18. Would it be a fair criticism that whilst you have made a lot of progress on this recently, certainly subsequent to this report being published, perhaps you were not putting enough effort into this area as you should have been before?
  (Sir Nicholas Montagu) I do not think so, Chairman. I can only speak for my time and I have made that a very high personal priority. Within a year of arriving at the Revenue I had visited my opposite numbers, again Japan, Australia, United States and New Zealand. I have mentioned our contribution to OECD. In addition, the Head of my International Division chairs the Council for Fiscal Affairs of the OECD. We chaired the Electronic Commerce Specialist Group under OECD auspices. I think you could certainly say that we are stepping it up. I think it is right that we should step it up because with the globalisation of the economy and the various implications of more electronic commerce it is becoming ever more important to know what other fiscal authorities are doing and to co-operate with them.

  19. Last question. Appendix 5 sets out a number of difficulties which arose during the implementation of self assessment, for example the complexity of the tax calculation guide and the layout of statements of account. What areas are still causing concern to taxpayers and their agents and what are you doing about them?
  (Sir Nicholas Montagu) If I am honest, I have to say that I think the statement of account still is. It is not user friendly. There is a limit to the extent to which it can be completely user friendly simply because of the links that it has got directly with the system. I think the greatest area of concern is the understanding of self assessment forms and guidance. We have done a lot to improve these since self assessment was introduced, drawing on what taxpayers tell us. The most important outputs are the tax return pack, which includes the tax return, the tax return guide, on which again we have taken account of things said, and the tax calculation guide which we have simplified a lot, splitting it so there is now a complex one for people with complex affairs and a simpler version for those with relatively simple affairs. The statement of account we have simplified and we are looking to simplify it further. In particular, the use of dynamic format design has enabled us to customise it more and the tax calculation. We work constantly both with the representatives of taxpayers and, very importantly, with tax agents and their representatives, to try and get it better. I think those are the main areas that worry taxpayers still.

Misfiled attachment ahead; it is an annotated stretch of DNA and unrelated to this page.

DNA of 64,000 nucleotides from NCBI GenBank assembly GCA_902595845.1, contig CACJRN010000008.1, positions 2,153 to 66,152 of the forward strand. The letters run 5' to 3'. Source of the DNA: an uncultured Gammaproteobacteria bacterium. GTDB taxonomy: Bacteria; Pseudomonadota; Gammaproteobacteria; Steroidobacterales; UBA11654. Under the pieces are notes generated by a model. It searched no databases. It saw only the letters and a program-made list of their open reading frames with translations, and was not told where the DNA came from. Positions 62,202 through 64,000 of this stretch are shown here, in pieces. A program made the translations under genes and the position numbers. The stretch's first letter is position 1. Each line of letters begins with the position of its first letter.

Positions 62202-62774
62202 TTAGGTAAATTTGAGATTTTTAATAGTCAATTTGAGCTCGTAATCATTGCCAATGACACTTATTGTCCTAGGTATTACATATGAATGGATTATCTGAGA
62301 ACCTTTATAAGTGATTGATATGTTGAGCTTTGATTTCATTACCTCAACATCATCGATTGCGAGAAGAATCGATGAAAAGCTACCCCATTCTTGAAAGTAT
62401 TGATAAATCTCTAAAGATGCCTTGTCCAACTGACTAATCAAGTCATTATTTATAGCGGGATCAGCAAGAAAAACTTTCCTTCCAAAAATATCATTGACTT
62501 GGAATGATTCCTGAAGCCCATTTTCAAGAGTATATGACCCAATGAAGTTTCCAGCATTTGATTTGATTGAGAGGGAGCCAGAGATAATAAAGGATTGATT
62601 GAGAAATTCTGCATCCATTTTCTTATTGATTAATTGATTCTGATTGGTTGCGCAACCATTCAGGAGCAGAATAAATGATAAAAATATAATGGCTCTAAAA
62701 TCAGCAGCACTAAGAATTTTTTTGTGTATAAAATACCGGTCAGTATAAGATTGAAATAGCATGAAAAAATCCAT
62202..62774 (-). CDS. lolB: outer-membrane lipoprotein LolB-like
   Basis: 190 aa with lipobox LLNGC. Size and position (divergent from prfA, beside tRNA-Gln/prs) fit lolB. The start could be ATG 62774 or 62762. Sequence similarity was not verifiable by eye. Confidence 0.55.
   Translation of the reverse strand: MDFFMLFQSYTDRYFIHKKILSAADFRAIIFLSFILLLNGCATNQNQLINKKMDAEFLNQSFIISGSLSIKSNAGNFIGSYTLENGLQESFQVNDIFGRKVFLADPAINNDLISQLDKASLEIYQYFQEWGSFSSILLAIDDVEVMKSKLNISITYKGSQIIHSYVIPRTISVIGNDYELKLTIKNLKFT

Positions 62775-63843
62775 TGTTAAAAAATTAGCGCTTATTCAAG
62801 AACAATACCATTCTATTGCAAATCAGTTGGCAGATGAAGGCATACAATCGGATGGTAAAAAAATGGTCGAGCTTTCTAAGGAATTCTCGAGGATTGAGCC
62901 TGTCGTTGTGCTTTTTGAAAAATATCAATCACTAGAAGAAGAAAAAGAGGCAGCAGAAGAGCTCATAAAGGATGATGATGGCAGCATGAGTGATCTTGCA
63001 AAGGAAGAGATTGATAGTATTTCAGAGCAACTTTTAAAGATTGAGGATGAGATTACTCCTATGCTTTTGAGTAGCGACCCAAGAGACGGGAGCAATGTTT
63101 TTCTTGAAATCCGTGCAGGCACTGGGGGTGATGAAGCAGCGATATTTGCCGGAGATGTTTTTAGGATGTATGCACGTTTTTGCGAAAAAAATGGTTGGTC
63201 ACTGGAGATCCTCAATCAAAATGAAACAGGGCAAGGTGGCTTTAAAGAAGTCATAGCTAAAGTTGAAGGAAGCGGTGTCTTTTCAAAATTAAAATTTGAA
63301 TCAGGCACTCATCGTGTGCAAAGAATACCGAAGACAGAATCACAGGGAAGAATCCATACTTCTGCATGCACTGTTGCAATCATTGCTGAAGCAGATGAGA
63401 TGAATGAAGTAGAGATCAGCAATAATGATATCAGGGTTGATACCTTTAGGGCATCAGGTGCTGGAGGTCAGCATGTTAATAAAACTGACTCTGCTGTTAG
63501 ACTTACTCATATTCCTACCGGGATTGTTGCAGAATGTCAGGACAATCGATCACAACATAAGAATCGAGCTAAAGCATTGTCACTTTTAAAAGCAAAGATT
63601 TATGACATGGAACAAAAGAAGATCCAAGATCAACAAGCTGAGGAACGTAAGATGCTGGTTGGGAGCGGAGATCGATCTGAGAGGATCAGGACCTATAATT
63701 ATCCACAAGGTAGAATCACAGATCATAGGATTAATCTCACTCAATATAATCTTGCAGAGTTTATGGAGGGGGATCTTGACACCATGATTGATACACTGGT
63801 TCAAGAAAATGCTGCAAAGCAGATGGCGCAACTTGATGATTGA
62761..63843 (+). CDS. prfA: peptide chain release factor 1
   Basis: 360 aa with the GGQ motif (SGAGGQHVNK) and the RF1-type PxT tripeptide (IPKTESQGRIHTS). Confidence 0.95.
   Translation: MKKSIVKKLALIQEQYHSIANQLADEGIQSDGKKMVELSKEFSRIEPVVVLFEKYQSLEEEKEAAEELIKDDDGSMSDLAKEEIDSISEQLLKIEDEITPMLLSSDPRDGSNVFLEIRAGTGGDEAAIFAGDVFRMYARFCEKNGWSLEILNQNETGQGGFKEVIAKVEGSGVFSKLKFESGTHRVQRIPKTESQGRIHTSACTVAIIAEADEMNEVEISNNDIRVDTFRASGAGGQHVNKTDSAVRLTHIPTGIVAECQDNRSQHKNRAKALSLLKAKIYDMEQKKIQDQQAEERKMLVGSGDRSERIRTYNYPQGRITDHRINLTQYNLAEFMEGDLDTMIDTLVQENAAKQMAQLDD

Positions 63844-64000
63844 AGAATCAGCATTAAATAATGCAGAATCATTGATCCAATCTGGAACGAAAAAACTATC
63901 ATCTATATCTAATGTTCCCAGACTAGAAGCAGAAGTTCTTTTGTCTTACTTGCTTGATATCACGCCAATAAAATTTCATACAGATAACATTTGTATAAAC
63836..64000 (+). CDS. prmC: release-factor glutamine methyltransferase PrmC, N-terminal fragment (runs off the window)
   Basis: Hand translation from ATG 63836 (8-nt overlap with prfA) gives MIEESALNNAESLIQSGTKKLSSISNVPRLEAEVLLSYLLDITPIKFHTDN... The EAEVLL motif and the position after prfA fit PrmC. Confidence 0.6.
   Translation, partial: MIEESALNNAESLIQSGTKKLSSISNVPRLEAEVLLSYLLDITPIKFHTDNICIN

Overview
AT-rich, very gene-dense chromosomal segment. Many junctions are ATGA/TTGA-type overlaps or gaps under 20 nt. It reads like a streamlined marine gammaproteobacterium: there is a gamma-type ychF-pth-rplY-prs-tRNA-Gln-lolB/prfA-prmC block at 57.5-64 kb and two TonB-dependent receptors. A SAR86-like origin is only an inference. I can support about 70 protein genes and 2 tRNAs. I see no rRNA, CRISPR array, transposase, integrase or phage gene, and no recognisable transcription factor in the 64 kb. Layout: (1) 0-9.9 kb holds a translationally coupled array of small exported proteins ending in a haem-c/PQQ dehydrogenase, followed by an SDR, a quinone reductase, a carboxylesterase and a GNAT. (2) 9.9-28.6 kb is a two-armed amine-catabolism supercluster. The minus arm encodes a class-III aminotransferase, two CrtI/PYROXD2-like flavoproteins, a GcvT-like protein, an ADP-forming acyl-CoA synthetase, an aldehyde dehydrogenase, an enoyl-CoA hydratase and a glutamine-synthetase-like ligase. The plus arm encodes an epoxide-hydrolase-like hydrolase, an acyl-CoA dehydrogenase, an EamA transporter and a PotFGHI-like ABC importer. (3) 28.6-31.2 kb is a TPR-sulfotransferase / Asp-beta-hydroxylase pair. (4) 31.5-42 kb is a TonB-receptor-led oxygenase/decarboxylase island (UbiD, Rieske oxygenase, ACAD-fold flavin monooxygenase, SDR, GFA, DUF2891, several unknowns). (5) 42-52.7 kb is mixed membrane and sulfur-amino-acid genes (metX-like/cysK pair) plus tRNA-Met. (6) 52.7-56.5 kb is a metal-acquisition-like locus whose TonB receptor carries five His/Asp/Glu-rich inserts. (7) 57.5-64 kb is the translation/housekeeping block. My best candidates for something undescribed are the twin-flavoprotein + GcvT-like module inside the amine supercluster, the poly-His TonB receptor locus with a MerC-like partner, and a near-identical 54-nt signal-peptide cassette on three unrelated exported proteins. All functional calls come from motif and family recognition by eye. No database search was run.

1   Note by witness: The Department does not target yield as such. We are moving away from only taking up cases where there is likely to be a yield and more towards moving people into the legitimate economy. See Q84. Back